A letter from Paul to Doc
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This newsletter is an experiment of sorts: Doc and I email each other weekly, with you lovely people bcc’d. Please hit reply if you’d like to talk to me about anything I cover below.



I've been writing code.

And nothing else it seems. I got to our meeting yesterday and you said "I noticed you didn't send the newsletter" and the realisation hit me like a tonne of bricks. So I'm squeezing this in, late on a Friday, after writing a LOT of code.

I even almost forgot to wake up the napping two-year-old yesterday. Being able to wrangle software is both a boon and a hindrance.

We spoke about this on Office Hours yesterday and you asked me: "is coding your happy place?" and I wasn't quite sure how to answer. I do derive a certain satisfaction from writing code, but it's not happiness per se. The Oatmeal has a great comic on being "perfectly unhappy", which talks about flow, or being in-the-zone. It's neither fun, nor is it a pursuit of happiness, but there's an inescapable appeal to it.

The consequences of it are tricky though. When I am in the zone, everything seems to become less important. I'm so focussed on the problem-at-hand that simple things like eating, or simple admin tasks are pushed so far to the back of mind that they don't even register.

When I'm working on a project that involves writing code, slugging the code into some combination of completeness becomes more important than anything else (whether functional, aesthetic or even completely arbitrary). When I'm having lunch, I'm thinking about it. When I'm chatting to you, or my wife, or even my kids, I'm thinking about it.

This all has the potential to cause unintended consequences. Not tending to simple tasks can be interpreted as me not caring about those tasks, when it's not the complexity of those simple tasks that stops me from doing them. It's the mental overhead of context switching away from my very important problem.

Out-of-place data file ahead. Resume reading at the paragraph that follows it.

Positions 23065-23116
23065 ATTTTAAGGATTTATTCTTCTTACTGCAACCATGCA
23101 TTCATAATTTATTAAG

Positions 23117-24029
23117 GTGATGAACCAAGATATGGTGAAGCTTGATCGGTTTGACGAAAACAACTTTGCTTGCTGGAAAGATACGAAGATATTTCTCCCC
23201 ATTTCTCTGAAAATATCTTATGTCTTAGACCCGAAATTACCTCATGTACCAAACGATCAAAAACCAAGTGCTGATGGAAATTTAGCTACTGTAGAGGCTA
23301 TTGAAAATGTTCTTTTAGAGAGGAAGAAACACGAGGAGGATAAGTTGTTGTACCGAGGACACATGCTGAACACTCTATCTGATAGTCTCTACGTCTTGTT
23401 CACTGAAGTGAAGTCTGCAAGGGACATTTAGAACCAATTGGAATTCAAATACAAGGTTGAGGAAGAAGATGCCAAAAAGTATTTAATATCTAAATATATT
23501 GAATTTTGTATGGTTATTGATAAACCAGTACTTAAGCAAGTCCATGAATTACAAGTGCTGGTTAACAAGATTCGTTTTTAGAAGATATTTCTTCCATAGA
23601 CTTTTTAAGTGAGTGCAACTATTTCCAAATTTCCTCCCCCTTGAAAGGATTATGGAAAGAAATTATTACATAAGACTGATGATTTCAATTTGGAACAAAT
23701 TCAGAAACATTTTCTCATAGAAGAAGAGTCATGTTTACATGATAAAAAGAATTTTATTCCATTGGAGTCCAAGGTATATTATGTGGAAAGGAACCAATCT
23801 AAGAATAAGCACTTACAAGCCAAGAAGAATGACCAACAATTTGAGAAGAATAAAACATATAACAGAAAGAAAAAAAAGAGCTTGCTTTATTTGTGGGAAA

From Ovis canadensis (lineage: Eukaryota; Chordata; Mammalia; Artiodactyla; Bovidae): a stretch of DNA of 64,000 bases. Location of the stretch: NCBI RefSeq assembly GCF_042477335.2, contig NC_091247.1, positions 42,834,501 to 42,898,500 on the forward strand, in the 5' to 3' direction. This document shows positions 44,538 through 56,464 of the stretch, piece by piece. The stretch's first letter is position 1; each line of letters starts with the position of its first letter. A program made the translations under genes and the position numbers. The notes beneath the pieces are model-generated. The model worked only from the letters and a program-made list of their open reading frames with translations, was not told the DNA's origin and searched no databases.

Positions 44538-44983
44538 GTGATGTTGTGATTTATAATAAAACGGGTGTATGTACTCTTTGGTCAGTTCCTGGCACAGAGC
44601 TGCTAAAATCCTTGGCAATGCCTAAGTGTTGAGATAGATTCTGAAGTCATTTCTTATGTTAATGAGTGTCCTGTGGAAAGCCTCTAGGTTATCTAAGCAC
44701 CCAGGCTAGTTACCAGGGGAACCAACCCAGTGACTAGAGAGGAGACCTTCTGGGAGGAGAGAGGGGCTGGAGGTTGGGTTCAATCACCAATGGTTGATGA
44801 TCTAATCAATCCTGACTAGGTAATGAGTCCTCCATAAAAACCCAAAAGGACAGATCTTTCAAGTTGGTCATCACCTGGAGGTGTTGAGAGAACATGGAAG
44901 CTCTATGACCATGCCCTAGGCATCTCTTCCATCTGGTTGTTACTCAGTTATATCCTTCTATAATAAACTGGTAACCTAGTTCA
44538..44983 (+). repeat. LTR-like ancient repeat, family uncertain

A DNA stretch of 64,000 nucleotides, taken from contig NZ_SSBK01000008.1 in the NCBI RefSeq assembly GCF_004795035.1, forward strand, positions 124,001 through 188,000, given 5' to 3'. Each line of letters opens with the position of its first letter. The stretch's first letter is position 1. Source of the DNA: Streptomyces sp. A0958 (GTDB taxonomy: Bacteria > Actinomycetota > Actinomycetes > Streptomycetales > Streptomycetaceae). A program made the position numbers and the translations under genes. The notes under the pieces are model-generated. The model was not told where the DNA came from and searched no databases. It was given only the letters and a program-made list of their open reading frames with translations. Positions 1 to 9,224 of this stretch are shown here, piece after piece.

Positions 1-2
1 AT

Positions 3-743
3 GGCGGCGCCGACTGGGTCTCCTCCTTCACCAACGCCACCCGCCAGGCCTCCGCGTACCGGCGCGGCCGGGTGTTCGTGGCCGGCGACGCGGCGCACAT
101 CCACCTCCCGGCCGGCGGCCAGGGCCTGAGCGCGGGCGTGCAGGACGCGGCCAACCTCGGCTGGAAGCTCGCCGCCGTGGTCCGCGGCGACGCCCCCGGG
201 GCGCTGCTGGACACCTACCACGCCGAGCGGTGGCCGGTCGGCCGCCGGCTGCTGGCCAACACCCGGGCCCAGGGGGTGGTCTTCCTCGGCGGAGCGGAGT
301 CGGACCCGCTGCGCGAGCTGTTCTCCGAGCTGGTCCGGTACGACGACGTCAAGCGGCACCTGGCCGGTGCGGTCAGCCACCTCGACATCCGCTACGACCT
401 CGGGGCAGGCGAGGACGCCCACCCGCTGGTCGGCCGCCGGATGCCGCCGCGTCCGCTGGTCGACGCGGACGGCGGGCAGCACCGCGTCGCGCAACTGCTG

On our Office Hours call, you and I looked at a feature that is about to ship. It was mostly put together by Murray, one of the three Team Tito full-time engineers. Apart from a few comments, the feature was pretty-well all there, and what was most exciting about it was that it had been implemented with very little input from you or me. Now that was exciting. I think we'll be there for most new features on Tito and Vito soon.

The Vito overhaul that I'm working on right now though is the coding equivalent of me painting or sketching. I'm using code to put my ideas into a web browser to see if they stick. I'm moving things around, making lots of fast decisions that have big consequences, taking a step back, then zooming in again. It's both collaborative and anti-collaborative work that can be really frustrating.

But I know that it's something that you support, because we talk about it every day, and I ask you every day if you still think it's the right thing to be working on. And it's coming together. The feedback has been good.

So I'll keep coding for a little while longer, with the belief that the outcome will be a great product that we believe in, and maybe some resulting freedom for me to step away from the text editor for a while and focus on little things like showing I care. A lot.

Over and out,


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